worth more than a song now

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    There was a time when harmonicas, also known as mouth organs, were the subject of an intense corporate battle.

    In 1896, J. Albert & Son of King Street, Sydney, introduced the first home-brand mouth organs, the Woolloomooloo Warbler and the Kangaroo Charmer. These were made in Germany by Seydel & Son, but re-badged to suit a patriotic Australian market. Later that year, Alberts introduced the Boomerang series, the King Billy, the Native Waratah and, for the New Zealand market, the Moa.

    Such was their success that in 1902 Australias largest music house, Allan and Co. of Melbourne, responded with their own Crackajack series, again based on German imports but re-badged to appeal to Australian tastes.

    Trevor Griffiths has an amazing collection of Boomerang harmonicas.

    Trevor Griffiths has an amazing collection of Boomerang harmonicas. Photo: Jason South

    There followed intense competition in the vein of the Holden v Ford battles years later. In the case of harmonicas there was also the element of Sydney v Melbourne rivalry.

    Sophisticated marketing was applied by both companies, which hired the top Australian players to promote their brands at live concerts. Harmonica bands were formed under company names. Perhaps the most memorable was the Melbourne Ladies Crackajack Band, which performed live and in newsreels.

    Boomerangs were the top sellers up until World War One, but Crackajacks were never far behind. In the peak period between the world wars, Alberts is thought to have sold up to a million tin sandwiches a year. The Crackajack sold better in Melbourne. Others tried to grab a slice of the considerable profits. The Cobber was a short-lived contender, lasting until 1920. Other local brands included the Rozella, the Lyrebird and the Magpie, released by Macrows of Melbourne. This largely forgotten musical battle is highlighted in a new bookBoomerangs and Crackajacks, written and published by Ray Grieve. A former rock guitarist, Grieve previously wrote A Band in a Waistcoat Pocket, published by Currency Press in 1995.

    More of Trevor Griffiths' impressive collection.

    More of Trevor Griffiths' impressive collection. Photo: Jason South

    He notes there are many harmonica collectors around the world and the Australian brands are very collectible, especially in America, where big money is paid for significant instruments although one prominent Melbourne collector, who prefers to remain nameless, says he can still find good Australian examples relatively cheaply.

    The rare ones you always find in antique shops, he says. Sometimes you find a drawer full that the owner has forgotten about. He recently picked up a rare Magpie for $35 from an antiques centre. The seller had no idea of its significance and neither did he until he contacted the guru Ray Grieve, who dated it to around 1913. Grieve had never heard of another survivor from this company.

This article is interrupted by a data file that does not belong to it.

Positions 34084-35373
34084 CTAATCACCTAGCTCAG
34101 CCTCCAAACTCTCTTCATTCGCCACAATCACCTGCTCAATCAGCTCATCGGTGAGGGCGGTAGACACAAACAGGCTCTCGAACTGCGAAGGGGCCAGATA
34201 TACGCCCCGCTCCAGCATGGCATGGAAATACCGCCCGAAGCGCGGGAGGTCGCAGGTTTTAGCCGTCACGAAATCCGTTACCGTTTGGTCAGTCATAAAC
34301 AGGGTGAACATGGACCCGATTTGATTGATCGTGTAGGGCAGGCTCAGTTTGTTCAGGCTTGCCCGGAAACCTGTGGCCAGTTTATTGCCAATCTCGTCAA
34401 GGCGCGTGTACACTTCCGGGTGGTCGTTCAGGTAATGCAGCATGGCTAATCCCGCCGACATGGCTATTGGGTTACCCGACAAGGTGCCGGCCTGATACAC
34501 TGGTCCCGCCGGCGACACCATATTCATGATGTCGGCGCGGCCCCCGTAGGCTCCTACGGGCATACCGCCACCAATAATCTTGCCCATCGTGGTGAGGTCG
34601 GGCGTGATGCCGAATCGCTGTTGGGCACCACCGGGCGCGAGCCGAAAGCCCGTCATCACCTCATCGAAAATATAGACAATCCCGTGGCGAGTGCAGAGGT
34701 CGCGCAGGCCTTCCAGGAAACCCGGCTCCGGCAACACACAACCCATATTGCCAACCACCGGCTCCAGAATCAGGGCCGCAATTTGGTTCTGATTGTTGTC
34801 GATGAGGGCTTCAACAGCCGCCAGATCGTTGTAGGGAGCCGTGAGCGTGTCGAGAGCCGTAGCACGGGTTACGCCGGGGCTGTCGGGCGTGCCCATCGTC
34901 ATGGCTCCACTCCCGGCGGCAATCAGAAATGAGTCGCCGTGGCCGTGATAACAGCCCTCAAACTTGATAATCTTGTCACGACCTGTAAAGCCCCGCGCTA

The Melbourne collector began collecting ten years ago, inspired by the vintage car his daughter had found. A rare 1925 Packard coupe, it had been imported to Australia by Frank Albert, the mastermind behind the Alberts corporation that would later make a fortune from music publishing and sales of AC/DC recordings.

    Making music: a Boomerang harmonica.

    Making music: a Boomerang harmonica. Photo: Jason South

    Albert made a lot of money from mouth organs. His 1920s waterfront mansion, Boomerang, still survives in Sydney. His Packard was also given a boomerang-shaped radiator cap.

    The more advanced chromatic style of harmonica was released in the 1930s although the early diatonic instruments are the hardest to find, and most valuable if in good condition. Those produced in the fertile period up to World War One are the most desirable. The anonymous Melbourne collector has paid $200 for professional quality Crackajacks, less common these days than Boomerangs. He estimates one in mint condition in its original box would be worth up to $400.

    Among the rarities in his collection are some miniature Boomerangs, about of an inch long but still playable. Its thought they were originally designed for diggers to take to war. Their size meant they could easily be carried in a soldiers kit, or carried in a pocket. Experts could play them, literally, inside their mouths. They are now valued at about $125.

    Ray Grieves book, Boomerangs and Crackajacks, and companion CD of early harmonica recordings, is available from bushlarkmusic.com

    courtesy of The Age


    the original article comes complete with pictures (link below)


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